This week we went through our folders and I realised I was missing a reflection from unit 6.2.
Upon reflecting on whose agenda, the counsellor’s or the client’s, we are focusing on when we ask questions, I reached the conclusion that it depends on what is defined as an “agenda”. I know it’s strange to deliver the conclusion before the argument, or before explaining my view, but in this instance I think it saves a bit of confusion.
In terms of the counsellor asking questions, it is his agenda to reach an understanding of the client’s problems; He does this by asking questions, and by being empathetic. Each question answered is a stone overturned, and is a step closer to understanding. If a client believes that the counsellor is showing true unconditional positive regard then they will have the courage to answer truthfully. The client’s agenda for being in that room is to be understood and listened to. Their agenda is to be confronted with their truth and hold it up to the light so the counsellor can see it as well. For them to be able to do this, clients need to be asked questions, and they need to answer them truthfully. A counsellor needs to understand.
On the other hand, if we were referring to a counsellor’s own selfish “agenda” of needing to feel helpful, then questions could be used badly. Closed question are bad. They can make it feel like an interrogation. Questions should be used to clarify understanding, not to desperately try to keep a conversation going; and it must also be kept in mind that silence is a powerful tool. Leading questions would definitely serve a counsellor’s selfish “agenda” as well, in that they are questions that lead the conversation in a particular way, in a way that a selfish counsellor wants it to go. This is an example of the counsellor not truly seeing things from the client’s frame of reference, as the questions are firmly keeping the conversation in the counsellor’s frame.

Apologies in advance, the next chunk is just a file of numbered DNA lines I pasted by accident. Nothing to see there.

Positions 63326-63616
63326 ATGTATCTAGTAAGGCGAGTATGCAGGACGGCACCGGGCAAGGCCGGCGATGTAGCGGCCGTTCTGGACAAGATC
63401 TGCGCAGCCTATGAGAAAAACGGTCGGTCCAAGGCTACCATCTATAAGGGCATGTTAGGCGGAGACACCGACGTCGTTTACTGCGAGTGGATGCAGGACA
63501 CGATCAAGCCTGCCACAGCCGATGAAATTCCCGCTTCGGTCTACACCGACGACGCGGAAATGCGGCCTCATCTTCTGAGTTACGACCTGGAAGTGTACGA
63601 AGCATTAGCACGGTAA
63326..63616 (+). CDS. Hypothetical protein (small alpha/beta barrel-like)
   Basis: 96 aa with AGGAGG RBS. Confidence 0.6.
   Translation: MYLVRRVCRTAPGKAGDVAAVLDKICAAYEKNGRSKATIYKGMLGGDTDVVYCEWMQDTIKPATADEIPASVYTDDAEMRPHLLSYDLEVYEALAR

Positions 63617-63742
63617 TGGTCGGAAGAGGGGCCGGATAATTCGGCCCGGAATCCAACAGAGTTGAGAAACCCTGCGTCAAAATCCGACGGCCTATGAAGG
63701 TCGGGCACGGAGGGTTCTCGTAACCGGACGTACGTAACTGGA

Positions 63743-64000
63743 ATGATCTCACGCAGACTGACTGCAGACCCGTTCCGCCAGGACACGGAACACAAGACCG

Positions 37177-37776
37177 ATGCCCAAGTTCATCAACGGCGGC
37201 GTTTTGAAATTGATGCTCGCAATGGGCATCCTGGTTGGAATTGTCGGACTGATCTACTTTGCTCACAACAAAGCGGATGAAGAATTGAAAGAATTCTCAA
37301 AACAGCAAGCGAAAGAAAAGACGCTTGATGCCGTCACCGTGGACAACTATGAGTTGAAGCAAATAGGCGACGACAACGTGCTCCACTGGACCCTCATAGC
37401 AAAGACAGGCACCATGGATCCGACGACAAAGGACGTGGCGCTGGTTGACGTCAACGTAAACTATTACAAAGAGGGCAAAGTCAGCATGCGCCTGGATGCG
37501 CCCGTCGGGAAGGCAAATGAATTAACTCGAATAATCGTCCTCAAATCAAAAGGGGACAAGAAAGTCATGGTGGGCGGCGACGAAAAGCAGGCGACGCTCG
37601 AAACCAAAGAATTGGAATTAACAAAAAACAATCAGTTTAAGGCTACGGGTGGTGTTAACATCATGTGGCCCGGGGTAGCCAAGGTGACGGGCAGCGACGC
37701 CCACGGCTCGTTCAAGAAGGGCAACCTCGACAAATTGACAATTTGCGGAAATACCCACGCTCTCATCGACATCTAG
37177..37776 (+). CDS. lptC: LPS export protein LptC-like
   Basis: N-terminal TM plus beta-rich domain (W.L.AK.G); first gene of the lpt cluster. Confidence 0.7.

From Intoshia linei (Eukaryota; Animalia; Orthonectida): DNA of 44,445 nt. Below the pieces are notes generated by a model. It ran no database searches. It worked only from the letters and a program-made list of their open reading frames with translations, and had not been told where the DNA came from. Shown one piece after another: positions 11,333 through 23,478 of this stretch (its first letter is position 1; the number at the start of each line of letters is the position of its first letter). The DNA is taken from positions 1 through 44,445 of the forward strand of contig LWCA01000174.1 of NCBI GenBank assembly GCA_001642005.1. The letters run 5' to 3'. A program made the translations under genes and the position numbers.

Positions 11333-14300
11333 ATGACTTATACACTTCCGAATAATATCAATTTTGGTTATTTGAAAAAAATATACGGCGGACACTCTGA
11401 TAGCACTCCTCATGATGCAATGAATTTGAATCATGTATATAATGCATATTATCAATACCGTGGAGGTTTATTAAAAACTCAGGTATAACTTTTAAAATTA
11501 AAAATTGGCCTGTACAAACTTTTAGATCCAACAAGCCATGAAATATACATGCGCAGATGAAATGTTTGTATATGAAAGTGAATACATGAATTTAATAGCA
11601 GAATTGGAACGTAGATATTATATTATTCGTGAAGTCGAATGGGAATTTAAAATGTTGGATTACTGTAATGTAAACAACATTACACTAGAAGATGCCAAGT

On the whole, questions should be kept to a minimum and used not to interrogate but to clarify or expand on a counsellor’s understanding so that they improve the accuracy of their reflections and paraphrasing.
Also, we looked at where counselling fits in to the wider support network this week – After having thought about it for a while, I think the best description for someone who should see a counsellor would be someone who is physically managing, but is in emotional pain; someone who is otherwise fine, but has issues on their mind that they are not comfortable talking to anyone about; someone that feels alone, or misunderstood. Personally, I think counselling could be seen as the first line of resistance against mental health issues. I see a GP as the first line of defence in that they can prescribe anti-depressants or refer them to an appropriate service, but I feel that counselling is a minds way of fighting back, and being open to having counselling is a very positive step towards wanting to feel better.